Educating Peter

PeterHitchensGenesis

I’m reprimanding myself even as I’ve just written the rather cheeky headline “Educating Peter” (Educating Rita, geddit) in reference to the formidable Mail on Sunday columnist Peter Hitchens; it does feel a touch naughty but, on this occasion, I couldn’t resist.  Indeed, I hope he might quietly approve.  Peter Hitchens is undoubtedly a great journalist – and I am a mere stickleback to Hitchens’ haddock – but a few hours ago he tweeted something with which I really must take issue.
I admire Hitchens considerably as a journalist and author, and I generally agree with most of his social and political views.  Peter Hitchens is a great champion of facts and logic – one from whom I’ve learned much about how to think properly, including, for example, the importance of verifying facts, identifying falsehoods, recognising motives and of understanding historical context – and so it was with some horror that I noticed his Twitter statement “…Genesis is obviously a figurative myth, not a purported factual description.”  I’m afraid I simply must upbraid Mr Hitchens, as (1) a professing Christian, and (2) a journalist, for this statement.
There is much that I could say on the subject of Creation/evolution, and I’d like very much to write and publish something substantial on the subject in future, but right now, as midnight approaches, I must confine myself to addressing only briefly the single point as to whether the Genesis creation account is truth or myth, fact or fiction, literal or metaphorical, poetry or history.
My assumption, if I’ve understood Peter Hitchens correctly, is that he believes in God as Creator whilst viewing the Genesis creation account as an essentially poetic attempt to explain origins and point us to God, rather than as a factual historical record of actual literal events.  This is not an uncommon position amongst many Christians today, given decades of deception by the evolution propaganda industry, but it is not the position of intelligent, well-informed Christians who have taken the time to make a serious study of the facts of scripture, science and history.
In the context of doubting the historicity of the Genesis creation account because of the influence of the evolution myth (yes, evolution is the myth, the fantasy – not creation), perhaps the foremost dispute is that pertaining to the question of whether the six days of creation are literal or figurative, and I must confine myself to that for now, as it probably goes to the heart of Hitchens’ erroneous view, and it’s all I have time to say something about before bed.
The book of Genesis is history – 100% genuine, bona fide history – and it is in perfect harmony with hard science.  The Bible’s Creation/Fall/Flood account is fact, and, backed up by hard science, it stands in stark contrast to the greatest deception in modern history, namely, evolution.  The Genesis creation account is a straightforward historical account; it is not poetry.  The six days of creation (and the seventh Sabbath day) are ordinary 24-hour days; they are not a poetic device for referring to indeterminate ages of time.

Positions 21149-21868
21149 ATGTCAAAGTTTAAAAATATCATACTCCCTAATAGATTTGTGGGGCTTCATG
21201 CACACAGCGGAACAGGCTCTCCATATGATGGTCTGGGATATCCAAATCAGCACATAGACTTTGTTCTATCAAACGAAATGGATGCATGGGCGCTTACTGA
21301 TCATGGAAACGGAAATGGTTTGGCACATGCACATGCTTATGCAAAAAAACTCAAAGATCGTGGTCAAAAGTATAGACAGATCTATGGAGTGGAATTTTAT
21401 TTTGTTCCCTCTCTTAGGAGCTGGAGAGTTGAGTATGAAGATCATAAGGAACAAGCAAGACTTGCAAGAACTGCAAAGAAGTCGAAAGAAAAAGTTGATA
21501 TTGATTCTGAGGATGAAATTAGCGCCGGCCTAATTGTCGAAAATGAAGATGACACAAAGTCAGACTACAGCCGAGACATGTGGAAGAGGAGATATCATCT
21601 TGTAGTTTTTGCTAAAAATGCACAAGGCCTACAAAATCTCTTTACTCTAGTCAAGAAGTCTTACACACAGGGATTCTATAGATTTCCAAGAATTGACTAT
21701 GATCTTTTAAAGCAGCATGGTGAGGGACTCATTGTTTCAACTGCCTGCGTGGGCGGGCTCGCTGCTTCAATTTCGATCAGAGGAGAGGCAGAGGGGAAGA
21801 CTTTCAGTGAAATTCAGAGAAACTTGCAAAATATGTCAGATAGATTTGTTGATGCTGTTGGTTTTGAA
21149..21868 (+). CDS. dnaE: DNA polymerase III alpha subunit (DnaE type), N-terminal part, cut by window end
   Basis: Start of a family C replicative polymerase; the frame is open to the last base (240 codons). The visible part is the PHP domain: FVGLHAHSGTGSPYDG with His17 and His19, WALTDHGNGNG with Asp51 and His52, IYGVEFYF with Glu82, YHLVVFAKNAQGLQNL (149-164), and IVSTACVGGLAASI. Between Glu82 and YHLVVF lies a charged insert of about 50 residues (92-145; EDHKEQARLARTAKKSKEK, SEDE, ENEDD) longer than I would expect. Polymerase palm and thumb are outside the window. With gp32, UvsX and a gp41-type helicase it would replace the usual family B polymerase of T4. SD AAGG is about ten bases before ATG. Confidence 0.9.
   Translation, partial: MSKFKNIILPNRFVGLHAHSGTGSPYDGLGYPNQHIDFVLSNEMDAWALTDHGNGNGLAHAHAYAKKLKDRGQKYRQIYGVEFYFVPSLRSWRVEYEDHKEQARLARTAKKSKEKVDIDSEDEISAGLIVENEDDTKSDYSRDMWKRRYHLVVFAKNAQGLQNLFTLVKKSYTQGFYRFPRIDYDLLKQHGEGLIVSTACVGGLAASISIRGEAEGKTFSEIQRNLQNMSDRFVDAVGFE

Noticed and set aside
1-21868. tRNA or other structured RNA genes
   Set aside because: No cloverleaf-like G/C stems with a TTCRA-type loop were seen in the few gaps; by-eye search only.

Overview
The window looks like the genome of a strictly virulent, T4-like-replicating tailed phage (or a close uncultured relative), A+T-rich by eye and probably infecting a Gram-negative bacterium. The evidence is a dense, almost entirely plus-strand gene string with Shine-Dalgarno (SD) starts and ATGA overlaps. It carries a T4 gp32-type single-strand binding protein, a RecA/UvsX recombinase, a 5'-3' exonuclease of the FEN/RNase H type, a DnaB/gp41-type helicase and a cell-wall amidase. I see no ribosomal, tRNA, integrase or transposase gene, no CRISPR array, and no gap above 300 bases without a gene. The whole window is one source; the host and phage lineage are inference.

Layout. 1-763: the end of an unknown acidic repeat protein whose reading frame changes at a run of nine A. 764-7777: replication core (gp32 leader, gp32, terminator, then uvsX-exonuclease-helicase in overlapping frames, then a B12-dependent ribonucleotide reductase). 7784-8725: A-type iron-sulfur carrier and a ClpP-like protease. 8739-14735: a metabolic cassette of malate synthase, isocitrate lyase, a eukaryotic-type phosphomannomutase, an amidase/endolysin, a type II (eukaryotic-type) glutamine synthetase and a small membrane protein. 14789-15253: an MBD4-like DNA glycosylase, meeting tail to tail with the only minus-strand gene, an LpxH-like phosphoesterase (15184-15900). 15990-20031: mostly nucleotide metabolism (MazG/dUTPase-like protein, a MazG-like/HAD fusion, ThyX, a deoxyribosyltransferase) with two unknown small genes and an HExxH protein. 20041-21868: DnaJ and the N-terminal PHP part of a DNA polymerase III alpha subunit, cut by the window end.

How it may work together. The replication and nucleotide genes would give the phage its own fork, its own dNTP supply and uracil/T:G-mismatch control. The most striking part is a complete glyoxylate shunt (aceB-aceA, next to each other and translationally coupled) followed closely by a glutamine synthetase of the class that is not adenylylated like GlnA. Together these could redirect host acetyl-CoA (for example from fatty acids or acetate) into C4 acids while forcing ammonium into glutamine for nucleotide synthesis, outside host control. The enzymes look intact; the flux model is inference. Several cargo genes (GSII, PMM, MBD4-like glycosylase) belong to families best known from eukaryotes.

The Genesis creation account is written using the grammatical forms which in ancient Hebrew are used for recording history; the text is neither poetry nor allegory.  No serious scholar of Hebrew would dispute that Genesis was written as history and intended to be read and understood as history (and nothing else).  Furthermore, that the days of creation are ordinary days is contextually reinforced by (1) their numbering, as complemented by (2) the references to mornings and evenings.  Ordinary days are the plain, intended meaning of the Hebrew text.
The idea that Genesis is poetry/allegory/metaphor – anything other than history – is the basis of the Framework Hypothesis, which is probably the most popular view amongst theologians who say they accept biblical authority whilst not accepting that the creation days are ordinary days.  Interestingly, and dare I say suspiciously, and even tellingly, if there were any merit at all in this framework approach, it’s curious indeed that nobody interpreted Genesis this way until Arie Noordtzij in 1924!  Fishy that, isn’t it?  Or perhaps not.  The framework view, the idea that Genesis is poetry not history, was conceived with only one motive, which was to dispute the orthodox stance of Jews and Christians throughout history, be they scholarly or not, that Genesis is a historical record of real people and events, in order to make Genesis fit in with the ridiculous claims of macro-evolution.  The truth, however, cannot be reconciled with a lie; we can deny the truth, and we can deceive ourselves that a lie is the truth, but the actual truth remains unchanged.
It’s well past my bedtime now, so I must put down the pen on what is a fascinating and important subject.  With all due respect to Peter Hitchens, I must urge him – as I would urge anybody as keen as him to know the truth – to reconsider his beliefs on creation/evolution in the light of the many excellent books and other materials to be found on the creation.com website (and elsewhere).  Hitchens’ current view that the Genesis creation account is myth is appalling for a thinking journalist whose handling of facts and logic is usually exemplary; I wish him well in the quest to know and understand the truth.
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